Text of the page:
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Volume 16, Issue 4: Doctrine 101

Reproduce After Their Own Kind

Patch Blakey

After my wife and I were married, we started having children. The first one was a human being, which didn't surprise us at all. The next three were equally unsurprising in that they were all human beings as well. As they've all grown older, people have commented to us how much each of our children looks and acts like my wife and me. Again, we weren't surprised. It was expected.

In Genesis 1, in the creation account, there are several different types of living organisms which God created, and the Bible says that they were each created after their own kind (Gen. 1:11-12, 21-25, 26-28). And each of these created organisms was to multiply and fill the earth. At this point, it's not much of a stretch to anticipate that they each reproduced after their own kind, just as God had initially created them.
In fact, there tends to be a general principle found throughout Scripture that organisms reproduce after their own kind. In some places it is plainly stated, in others it's the underlying assumption. For example, Jesus said, "Ye shall know them by their fruits. Do men gather grapes of thorns, or figs of thistles?" (Matt. 7:16).
For examples of human conduct, Proverbs says, "He that walketh with wise men shall be wise: but a companion of fools shall be destroyed" (Prov. 13:20). And again, "Make no friendship with an angry man; and with a furious man thou shalt not go: lest thou learn his ways, and get a snare to thy soul" (Prov. 22:24-25). Both good traits and bad traits may be learned. One may learn to be wise from spending time in the company of a wise man, while conversely, the implication is that those who make fools or angry men their friends and companions can expect to become like them.
Jesus also pointed out this principle in regard to His own disciples. "The disciple is not above his master: but every one that is perfect shall be as his master" (Luke 6:40). The teacher is not able to teach his students to become more than he is himself, but it is not foreign to expect that the student will eventually become like his teacher. It is almost assured.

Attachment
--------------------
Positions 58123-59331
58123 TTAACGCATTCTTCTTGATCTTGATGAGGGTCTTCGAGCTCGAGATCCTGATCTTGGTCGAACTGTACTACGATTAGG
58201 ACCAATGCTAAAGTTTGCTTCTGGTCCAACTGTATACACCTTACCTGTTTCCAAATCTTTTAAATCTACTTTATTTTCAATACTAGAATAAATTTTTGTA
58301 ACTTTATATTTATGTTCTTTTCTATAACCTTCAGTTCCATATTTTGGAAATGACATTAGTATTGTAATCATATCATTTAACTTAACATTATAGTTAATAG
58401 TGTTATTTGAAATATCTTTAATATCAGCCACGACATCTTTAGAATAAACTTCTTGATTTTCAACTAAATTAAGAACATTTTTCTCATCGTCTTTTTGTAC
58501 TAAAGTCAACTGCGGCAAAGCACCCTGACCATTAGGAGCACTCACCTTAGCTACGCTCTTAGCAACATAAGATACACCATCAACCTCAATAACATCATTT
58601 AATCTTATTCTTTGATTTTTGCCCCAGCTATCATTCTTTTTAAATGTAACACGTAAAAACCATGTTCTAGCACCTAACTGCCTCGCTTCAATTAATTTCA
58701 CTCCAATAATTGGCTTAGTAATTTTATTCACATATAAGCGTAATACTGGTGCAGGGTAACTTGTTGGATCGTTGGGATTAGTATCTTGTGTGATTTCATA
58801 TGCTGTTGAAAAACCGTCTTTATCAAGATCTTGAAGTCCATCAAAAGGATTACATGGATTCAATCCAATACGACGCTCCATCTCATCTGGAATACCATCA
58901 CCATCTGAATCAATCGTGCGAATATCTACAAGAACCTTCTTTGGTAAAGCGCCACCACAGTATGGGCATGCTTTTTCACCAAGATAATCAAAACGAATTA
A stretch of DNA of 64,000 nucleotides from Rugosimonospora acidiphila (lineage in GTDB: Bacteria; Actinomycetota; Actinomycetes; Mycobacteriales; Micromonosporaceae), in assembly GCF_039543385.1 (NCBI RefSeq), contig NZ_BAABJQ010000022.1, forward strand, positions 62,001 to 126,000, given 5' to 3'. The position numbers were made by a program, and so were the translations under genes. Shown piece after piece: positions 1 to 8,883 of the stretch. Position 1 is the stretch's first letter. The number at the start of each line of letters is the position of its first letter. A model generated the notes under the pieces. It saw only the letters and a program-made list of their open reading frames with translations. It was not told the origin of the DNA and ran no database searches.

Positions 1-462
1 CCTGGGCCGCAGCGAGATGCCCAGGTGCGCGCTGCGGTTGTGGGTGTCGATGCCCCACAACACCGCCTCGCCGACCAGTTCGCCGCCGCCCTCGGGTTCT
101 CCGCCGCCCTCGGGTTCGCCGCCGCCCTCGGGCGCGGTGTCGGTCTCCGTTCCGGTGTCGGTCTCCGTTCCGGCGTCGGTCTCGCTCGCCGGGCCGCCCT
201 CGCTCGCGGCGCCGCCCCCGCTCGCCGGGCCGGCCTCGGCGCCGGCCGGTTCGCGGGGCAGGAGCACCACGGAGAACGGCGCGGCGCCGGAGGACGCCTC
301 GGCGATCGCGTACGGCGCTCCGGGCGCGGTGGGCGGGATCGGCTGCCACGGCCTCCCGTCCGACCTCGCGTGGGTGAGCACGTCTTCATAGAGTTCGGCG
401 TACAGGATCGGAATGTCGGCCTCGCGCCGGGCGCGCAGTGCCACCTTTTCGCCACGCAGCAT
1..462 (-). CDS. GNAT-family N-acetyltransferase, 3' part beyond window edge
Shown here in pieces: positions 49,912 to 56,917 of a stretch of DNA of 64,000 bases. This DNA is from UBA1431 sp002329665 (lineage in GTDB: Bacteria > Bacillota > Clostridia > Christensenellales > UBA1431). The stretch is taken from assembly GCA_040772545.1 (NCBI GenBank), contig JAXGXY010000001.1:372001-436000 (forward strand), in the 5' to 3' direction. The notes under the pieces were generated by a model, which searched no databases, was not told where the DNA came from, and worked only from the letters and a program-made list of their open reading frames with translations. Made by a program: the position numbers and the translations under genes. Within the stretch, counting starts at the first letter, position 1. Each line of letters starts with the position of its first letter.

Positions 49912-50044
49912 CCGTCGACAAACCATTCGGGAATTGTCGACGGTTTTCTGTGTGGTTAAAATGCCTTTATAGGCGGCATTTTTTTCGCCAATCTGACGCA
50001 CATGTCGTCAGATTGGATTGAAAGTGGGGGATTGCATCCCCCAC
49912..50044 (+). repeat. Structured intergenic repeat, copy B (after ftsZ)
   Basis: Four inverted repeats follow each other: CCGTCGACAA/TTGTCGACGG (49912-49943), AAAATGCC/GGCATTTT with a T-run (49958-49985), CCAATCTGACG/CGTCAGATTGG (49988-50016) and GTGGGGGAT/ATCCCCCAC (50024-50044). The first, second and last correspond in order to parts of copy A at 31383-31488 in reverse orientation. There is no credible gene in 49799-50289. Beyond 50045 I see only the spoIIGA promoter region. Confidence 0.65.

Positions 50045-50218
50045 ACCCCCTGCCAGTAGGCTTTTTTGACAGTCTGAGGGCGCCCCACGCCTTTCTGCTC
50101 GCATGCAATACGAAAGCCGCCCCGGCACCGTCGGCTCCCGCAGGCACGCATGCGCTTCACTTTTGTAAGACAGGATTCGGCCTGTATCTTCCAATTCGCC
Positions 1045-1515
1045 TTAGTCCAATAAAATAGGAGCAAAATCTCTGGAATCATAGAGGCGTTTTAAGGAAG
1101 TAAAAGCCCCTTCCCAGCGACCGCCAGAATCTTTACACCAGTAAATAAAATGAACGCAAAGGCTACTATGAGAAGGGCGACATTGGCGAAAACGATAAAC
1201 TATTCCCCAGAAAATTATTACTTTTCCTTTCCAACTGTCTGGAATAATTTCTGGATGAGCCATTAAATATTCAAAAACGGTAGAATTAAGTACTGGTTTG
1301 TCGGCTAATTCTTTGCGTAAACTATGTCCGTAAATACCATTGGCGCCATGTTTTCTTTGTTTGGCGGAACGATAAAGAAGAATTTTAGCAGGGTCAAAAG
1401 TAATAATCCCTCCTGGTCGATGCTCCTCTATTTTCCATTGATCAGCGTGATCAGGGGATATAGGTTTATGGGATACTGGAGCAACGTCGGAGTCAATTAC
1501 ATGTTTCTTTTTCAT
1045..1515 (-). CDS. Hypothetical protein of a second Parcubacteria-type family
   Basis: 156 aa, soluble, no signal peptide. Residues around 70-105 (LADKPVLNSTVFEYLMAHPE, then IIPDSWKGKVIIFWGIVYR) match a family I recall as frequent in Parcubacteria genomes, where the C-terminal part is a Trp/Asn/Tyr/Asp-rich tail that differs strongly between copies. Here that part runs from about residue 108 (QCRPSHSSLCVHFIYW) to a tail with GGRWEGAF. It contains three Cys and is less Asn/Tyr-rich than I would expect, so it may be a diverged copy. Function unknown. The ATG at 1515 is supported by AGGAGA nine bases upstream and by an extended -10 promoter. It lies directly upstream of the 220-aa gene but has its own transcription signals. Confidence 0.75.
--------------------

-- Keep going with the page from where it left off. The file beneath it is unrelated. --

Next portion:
Now many of us have probably been to a county fair where we've seen a "freak of nature," that is, an exception to the rule. Typically, we may find a three-legged chicken or the two-headed calf. There are even recorded similar oddities among human beings. But again, these are the exceptions to the rule, and are not expected. Indeed, we are usually surprised and amazed at them for their oddness. However, even a three-legged chicken is still a chicken, and a two-headed calf is still a bovine. Even though the shape may be altered, the creature is still genetically of the same stock as its parents.
Now to my point: what about the parachurch? More specifically, what about the parachurch organizations that specialize in evangelism, Bible studies, and discipleship? What about those parachurch organizations which state that their objective is to help fulfill the Great Commission? Are these organizations growing in size? Are they actively reproducing? What are their progeny like?
Before I proceed, let me first make a disclaimer. I first heard the gospel via the ministries of such a parachurch organization. Also, I am thankful that God mercifully used this parachurch organization to faithfully proclaim the gospel, draw me into Bible study, help me memorize Scripture, and encourage my growth in the Christian faith. I am thankful to the men who invested so much of their lives into mine. These were no cults, but men and women who desired with all their hearts to serve God.
Even so, there is still a point to be made. Aren't all of the above activities the activities of the church? Isn't the Great Commission the mission of the church? Isn't the proclamation of the gospel the calling and responsibility of the church? Aren't the Scriptures and their proper instruction through preaching and teaching the responsibility of the church? What I'm not asserting here is that only a pastor or elder has the right to proclaim the gospel or lead a Bible study. Surely, this is an intended aspect of the whole church—otherwise there would be no need for the saints to be equipped for the work of the ministry (Eph. 4:12).
If the stated objective of such parachurch organizations is to help the church grow, why are these parachurch organizations growing? Shouldn't the words of John the Baptist be applicable here? "He must increase, but I must decrease" (John 3:30). If these parachurches were truly fulfilling their stated objective in helping the church, wouldn't they be working to put themselves out of business? Yet we find that the principle of self-reproduction comes into play. These parachurches can do nothing other than reproduce after their own kind. Are there exceptions? Sure. But exceptions are not the rule.
Such parachurch organizations are doomed to replicate themselves. To quote Jesus again, "The disciple is not above his master: but every one that is perfect shall be as his master" (Luke 6:40). How can the parachurches avoid doing this? They can't. They cannot fulfill their stated purpose to help the church grow because by the very nature of God's created order, they must reproduce after their own kind. Hence, as they succeed, they fail. The net result is a weakening of the church through the dispersion of otherwise capable and qualified families to the parachurches.

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